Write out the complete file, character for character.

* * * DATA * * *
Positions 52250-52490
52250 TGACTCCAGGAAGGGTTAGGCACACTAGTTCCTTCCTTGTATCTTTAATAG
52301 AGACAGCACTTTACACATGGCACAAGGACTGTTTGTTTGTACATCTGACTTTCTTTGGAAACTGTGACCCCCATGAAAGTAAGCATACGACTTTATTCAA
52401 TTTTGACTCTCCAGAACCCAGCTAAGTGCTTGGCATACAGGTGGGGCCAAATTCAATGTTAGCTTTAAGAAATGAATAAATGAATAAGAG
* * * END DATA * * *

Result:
Positions 52250-52490
52250 TGACTCCAGGAAGGGTTAGGCACACTAGTTCCTTCCTTGTATCTTTAATAG
52301 AGACAGCACTTTACACATGGCACAAGGACTGTTTGTTTGTACATCTGACTTTCTTTGGAAACTGTGACCCCCATGAAAGTAAGCATACGACTTTATTCAA
52401 TTTTGACTCTCCAGAACCCAGCTAAGTGCTTGGCATACAGGTGGGGCCAAATTCAATGTTAGCTTTAAGAAATGAATAAATGAATAAGAG